soundless and seemed so empty. The world where I stood in was bright, colorful,
filled with singing birds and peaceful. There was no way I was going back, even
though the line between the words was very thin and could be crossed easily.
I followed the path with my eyes and saw it led to great, magnificent mountains with the most beautiful sunrise you have ever seen and with colors yet to be discovered. However, the sunrise was not blinding and I could see the landscape in its full beauty. Because the sun was rising, the last stars were still visible and they seemed to smile down on me. The landscape was filled with trees, flowers, and a graceful flowing river. Everything seemed to echo the waving of the wind as they were glowing in their beauty.
Peaceful. The entire landscape, the entire world was peaceful. I was aware of every sound, of every color, of every touch of the wind. And there were no words to describe it. The rising sun greeted me as the wind caressed my skin and played with my hair. The ground was so soft it almost felt like I was floating as the birds sang their lovely songs.
A smile came on my face. This was perfect. I loved it. Everything seemed so new and young here, while the landscape seemed ancient at the same time and had something everlasting about it. I was eager to move on, curious what was behind the mountains. There was a whole new world before me. I could feel it, I just knew it. And it wanted me to come and explore it. It was already welcoming me with the bright colored sunrise.
But just before I could move towards the welcoming mountains, I felt a
pain in my chest. I gasped for air, and for the first time I was aware that
there was no air in this world. I grabbed my chest because my heart was ripped
from my chest. I wanted to keep it.
I don’t want to leave this place, I wanted to yell, but not a sound left my mouth, not even a sigh of air. Again a pain shot through my chest and this time it went through my entire body. I fell on the ground and icy air filled my lungs. Making them burst open as oxygen forced its way in. With it, shots op pain entered my body and tormented my every limb.
Echoes of sounds and voices came from behind, but I did not want to hear
them. I wanted the pain to go away and I wanted to stay here!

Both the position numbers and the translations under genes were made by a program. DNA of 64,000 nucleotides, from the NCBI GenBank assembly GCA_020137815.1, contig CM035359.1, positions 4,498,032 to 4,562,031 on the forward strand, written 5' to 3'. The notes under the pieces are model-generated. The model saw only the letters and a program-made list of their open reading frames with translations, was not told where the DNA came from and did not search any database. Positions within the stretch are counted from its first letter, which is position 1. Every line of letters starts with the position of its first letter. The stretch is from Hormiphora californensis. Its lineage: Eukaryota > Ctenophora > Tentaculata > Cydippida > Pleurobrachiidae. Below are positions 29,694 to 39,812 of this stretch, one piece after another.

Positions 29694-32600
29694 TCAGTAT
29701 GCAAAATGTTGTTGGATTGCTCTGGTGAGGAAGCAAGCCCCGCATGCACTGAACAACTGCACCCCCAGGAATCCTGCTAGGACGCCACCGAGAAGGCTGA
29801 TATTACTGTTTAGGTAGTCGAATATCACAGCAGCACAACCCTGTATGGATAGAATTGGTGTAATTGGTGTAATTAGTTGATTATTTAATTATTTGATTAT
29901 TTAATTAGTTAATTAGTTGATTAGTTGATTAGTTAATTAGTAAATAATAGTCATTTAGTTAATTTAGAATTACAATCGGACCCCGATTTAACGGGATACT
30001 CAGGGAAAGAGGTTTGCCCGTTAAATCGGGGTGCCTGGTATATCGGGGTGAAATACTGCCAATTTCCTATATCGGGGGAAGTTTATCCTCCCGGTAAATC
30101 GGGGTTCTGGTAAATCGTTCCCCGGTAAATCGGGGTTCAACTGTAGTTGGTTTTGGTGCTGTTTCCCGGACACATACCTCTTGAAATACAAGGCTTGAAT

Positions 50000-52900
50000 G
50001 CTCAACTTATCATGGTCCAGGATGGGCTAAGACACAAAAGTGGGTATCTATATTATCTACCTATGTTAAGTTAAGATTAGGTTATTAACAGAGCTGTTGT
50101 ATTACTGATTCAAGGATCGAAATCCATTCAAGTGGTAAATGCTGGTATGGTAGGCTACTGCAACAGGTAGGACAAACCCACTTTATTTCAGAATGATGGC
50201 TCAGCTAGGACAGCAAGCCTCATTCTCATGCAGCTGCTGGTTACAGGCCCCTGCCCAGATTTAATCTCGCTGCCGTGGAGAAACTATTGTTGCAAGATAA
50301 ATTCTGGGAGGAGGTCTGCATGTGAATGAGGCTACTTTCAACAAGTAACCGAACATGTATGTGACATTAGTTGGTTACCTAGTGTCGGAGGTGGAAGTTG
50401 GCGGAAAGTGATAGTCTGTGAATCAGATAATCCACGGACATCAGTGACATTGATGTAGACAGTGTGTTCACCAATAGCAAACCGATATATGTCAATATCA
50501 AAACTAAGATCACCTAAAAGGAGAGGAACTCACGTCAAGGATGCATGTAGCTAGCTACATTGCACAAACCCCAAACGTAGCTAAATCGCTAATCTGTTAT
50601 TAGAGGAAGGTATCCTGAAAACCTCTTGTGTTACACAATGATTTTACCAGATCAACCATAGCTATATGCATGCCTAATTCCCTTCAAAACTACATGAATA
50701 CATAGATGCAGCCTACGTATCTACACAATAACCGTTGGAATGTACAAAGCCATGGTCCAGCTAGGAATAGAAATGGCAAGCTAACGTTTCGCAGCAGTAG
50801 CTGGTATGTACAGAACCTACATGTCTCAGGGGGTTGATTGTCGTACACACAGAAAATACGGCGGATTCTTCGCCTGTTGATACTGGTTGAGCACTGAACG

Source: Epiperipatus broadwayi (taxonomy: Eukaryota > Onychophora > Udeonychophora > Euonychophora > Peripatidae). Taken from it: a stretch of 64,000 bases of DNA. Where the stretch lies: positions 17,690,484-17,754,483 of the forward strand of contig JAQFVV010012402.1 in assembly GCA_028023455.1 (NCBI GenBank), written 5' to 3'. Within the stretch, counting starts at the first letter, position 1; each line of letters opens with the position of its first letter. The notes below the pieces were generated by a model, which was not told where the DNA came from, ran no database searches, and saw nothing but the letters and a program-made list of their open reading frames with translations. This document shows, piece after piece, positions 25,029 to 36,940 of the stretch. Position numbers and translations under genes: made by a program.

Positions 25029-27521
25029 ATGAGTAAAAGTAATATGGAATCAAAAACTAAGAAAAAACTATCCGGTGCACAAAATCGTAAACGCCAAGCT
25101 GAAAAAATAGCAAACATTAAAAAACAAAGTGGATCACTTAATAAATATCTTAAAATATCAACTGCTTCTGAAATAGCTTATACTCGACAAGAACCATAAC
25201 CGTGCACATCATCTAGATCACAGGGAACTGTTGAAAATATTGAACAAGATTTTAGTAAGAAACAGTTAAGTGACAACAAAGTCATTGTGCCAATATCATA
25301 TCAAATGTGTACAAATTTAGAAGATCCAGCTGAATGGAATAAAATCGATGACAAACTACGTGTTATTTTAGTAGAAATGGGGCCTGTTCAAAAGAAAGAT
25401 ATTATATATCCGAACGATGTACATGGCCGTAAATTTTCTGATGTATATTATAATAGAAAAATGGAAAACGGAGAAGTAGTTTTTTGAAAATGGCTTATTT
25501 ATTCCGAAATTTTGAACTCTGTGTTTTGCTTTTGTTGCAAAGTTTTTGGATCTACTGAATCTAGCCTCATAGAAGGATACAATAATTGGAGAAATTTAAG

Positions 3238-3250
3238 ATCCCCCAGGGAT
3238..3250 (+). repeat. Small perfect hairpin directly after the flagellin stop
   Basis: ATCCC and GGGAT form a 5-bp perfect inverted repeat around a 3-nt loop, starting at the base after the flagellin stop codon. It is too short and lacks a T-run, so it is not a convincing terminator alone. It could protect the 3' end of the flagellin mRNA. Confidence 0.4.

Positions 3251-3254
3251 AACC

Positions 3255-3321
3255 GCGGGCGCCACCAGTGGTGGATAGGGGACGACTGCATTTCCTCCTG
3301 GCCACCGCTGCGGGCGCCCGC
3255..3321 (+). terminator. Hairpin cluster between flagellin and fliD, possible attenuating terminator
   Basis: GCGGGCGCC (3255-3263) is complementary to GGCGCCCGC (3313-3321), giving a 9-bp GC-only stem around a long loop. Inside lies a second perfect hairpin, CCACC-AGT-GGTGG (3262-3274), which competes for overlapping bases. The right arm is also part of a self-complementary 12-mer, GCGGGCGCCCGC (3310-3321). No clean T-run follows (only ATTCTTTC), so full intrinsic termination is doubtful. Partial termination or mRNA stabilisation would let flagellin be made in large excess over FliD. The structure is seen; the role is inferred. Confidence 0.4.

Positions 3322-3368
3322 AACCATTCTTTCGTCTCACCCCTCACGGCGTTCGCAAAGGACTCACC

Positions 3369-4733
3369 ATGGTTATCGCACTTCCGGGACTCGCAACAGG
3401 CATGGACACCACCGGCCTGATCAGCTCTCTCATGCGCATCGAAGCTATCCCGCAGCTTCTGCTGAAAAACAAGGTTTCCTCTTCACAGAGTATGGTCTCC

“Clear!” the voice of a man echoed through my peaceful world and a painful shock shot through my body and pushed me into the ground. I was gasping for air and another wave of cold air filled my lungs again as my heart began pumping blood through my veins. I reached out my hand, to touch this lovely world for the last time. The fading stars seemed to smile down on me. It was alright. The trees and flowers seemed to wave goodbye. I would see them again.
“Clear!” the voice was sharper now and I closed my eyes. I would come back to this world, just not yet, not now. My time had not come yet to stay. With that knowledge, I was pushed into the ground and pulled through.
With a gasp I opened my eyes. I blinked a few times and looked around. I was lying on a stretcher and two paramedics hung above me. Snow fell down on my face and the touch of it gave me goose bumps. At first the world seemed grey, but the colours were slowly returning and the world became bright. My heartbeat seemed so loud it was almost deafening.
“She’s back,” the paramedic on my right said. The dark paramedic laid
his hand on my head and looked at me.
“Do you know who you are?” he asked.
“I’m Skylar Quinn,” my voice sounded strange to me, raspy and fragile. It all seemed strange. The air in my lungs, my beating heart, the feeling of the snow and wind, the pumping pain in my head and limbs, the aching of my ribs.
“Do you know what happened?” the other paramedic, a woman in her thirties, asked. Flashes of the car accident filled my head and fear pierced my heart.
“Logan! Where’s Logan?” I said and wanted to sit up, but was unable to do so, “The car…he tried.. Where’s Logan?”
“He’s fine, he already went to the hospital,” the paramedic replied, “You….”
I looked away, the voice sounded far away and I was not interested in its message anymore. Logan was alright, that’s all that mattered.
I was amazed by this world. This world I had been living in for the past twenty-three years. This world that had always been my home and had seemed so normal. It looked so new now, new and alive. The colours seemed different and there seemed to be a certain beauty all about it. And it felt fresh.
Fresh, like the first day of Spring.
When the snow is still melting.